Wednesday, June 7, 2017

Speaking of Being a Producer ...


I came across this cute cartoon today.  




Anyone who has ever raised rabbits knows how true this is - and also knows how tricky it can be to accurately determine the gender of a pre-pubescent male ... and what happens when the rabbit sex-change fairy arrives. 

I usually get it right, but not always, which is why we currently have eight baby buns.  To combat my potential for error, we usually just keep the rabbits separated. 

If we weren't raising rabbits for that specific purpose, the fact that our doe kindled would be a problem.  I mean, what would we *do* with eight mutt rabbit babies?  

But since it is our stated purpose to raise rabbits for our table, that we have eight more is not a problem.  It's a blessing.



This poster is from the WWII era (I believe).  It is a really good illustration of the benefits of raising rabbits.  They don't take up a lot of space.  They're quiet.  And as long as their housing is kept clean, they don't smell bad. 

And they produce an incredible amount of low-fat, high protein meat.

Although, contrary to what the poster implies, you would need two rabbits - one of each gender ;).

And then, there's this. 


 
 
 
Raising rabbits is also pretty cost effective - as meat animals go.
 
Here at Chez Brown, we feed ours, mostly, a diet of commercially produced feed pellets and hay, but in a pinch, we could rely on our ability to forage for our rabbits.   Our rabbits love the garden weeds, the leftover watermelon rinds, maple leaves, and grass clippings.  Since our yard is all organic (no sprays used, ever), we feel comfortable feeding them just about anything we pull.  They even like the Jerusalem artichoke stalks.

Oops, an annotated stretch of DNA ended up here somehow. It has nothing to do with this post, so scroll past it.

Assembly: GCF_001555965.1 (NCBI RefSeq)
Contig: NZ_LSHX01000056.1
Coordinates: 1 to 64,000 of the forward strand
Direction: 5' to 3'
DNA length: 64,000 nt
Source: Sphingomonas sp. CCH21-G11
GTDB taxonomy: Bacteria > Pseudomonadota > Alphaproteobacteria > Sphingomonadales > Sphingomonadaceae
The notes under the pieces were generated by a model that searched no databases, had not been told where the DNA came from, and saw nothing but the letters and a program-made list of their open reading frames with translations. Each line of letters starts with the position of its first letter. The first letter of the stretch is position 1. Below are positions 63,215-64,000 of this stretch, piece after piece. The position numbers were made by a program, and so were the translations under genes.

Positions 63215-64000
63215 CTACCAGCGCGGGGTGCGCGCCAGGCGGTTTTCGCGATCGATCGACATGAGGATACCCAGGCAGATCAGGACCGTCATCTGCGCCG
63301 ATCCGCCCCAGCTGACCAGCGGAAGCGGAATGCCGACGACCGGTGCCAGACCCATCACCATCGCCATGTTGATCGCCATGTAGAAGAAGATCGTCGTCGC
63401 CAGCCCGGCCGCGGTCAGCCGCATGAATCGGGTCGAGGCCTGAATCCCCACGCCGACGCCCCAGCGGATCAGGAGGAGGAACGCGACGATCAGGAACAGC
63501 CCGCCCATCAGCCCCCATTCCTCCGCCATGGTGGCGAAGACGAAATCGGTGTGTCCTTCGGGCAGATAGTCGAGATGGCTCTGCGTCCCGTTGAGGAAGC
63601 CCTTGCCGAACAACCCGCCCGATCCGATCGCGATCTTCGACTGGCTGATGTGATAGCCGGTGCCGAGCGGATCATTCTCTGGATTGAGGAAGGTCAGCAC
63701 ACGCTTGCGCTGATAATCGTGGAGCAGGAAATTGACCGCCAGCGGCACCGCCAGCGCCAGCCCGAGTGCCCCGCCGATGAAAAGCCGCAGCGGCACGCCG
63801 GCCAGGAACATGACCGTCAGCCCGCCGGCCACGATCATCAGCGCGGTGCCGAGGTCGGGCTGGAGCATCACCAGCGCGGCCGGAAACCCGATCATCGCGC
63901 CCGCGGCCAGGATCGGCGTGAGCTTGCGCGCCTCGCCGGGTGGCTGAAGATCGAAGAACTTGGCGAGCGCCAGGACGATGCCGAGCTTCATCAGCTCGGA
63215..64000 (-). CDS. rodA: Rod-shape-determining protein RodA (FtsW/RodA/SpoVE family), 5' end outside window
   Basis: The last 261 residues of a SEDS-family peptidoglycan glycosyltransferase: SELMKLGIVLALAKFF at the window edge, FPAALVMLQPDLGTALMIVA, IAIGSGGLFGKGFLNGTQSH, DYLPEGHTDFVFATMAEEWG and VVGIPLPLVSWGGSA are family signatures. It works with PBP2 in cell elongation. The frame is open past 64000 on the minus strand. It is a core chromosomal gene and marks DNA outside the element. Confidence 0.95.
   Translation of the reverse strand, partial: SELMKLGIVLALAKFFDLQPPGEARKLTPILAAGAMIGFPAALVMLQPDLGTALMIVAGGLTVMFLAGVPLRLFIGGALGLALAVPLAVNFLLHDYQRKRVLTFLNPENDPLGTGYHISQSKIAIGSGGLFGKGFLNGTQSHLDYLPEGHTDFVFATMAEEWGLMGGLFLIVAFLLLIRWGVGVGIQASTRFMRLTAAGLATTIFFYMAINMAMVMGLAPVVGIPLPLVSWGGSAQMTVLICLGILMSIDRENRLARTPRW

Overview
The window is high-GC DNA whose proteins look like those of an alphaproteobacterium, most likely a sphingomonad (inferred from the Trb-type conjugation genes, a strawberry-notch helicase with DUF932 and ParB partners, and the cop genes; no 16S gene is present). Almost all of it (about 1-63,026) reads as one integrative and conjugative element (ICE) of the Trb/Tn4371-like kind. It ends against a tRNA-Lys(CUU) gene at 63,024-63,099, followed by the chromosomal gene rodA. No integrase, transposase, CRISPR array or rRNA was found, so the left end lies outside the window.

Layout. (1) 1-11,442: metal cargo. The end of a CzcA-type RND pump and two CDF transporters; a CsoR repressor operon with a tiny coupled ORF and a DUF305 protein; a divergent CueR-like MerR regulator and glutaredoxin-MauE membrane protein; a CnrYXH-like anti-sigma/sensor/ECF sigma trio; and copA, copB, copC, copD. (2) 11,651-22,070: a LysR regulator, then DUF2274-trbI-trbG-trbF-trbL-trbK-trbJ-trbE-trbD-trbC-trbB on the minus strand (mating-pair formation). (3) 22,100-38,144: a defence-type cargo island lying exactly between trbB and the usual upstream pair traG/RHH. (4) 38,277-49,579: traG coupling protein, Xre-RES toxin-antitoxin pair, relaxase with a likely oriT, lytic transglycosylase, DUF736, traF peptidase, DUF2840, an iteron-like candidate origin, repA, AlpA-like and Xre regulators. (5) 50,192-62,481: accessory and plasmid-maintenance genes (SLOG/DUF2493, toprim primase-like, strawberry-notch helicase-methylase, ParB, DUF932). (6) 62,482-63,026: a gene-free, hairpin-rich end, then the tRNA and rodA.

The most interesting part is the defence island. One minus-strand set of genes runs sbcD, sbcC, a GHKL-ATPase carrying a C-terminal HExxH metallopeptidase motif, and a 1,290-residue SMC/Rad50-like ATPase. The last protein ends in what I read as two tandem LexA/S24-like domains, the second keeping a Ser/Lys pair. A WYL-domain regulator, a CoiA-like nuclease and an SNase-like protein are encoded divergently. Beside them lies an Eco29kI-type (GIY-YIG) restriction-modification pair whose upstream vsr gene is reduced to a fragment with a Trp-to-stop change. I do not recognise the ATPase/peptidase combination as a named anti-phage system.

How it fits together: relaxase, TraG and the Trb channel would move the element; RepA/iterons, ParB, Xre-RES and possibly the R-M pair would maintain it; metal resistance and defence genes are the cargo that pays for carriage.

If you're cramped for space, and you're looking for a way to add a meat animal to your food production, you can't do better than a rabbit - and most communities (including HOAs) don't, yet, have anti-rabbit ordinances. 

But if they do, you could be like Dolly Freed and raise them in your basement.  No one need be the wiser. 
 
As a bonus, rabbits produce the most amazing fertilizer, and it can be used as a top dressing on tender plants, because it doesn't burn the plants.  It also doesn't have to be composted first. 

Raising meat chickens is easier and faster, but for long-term food sovereignty, rabbits are the best choice.  


2 comments:

  1. that's a good idea. Do you butcher them yourselves? Do you find it difficult to eat them after raising them from babies? I think about it sometimes; what small animal to raise for home meat production, but I worry that I would get too attached to bunnies!

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    Replies
    1. Yes, we butcher them ourselves. Yes, I get attached to them. Yes, it's very difficult. Yes, it's totally worth it ;).

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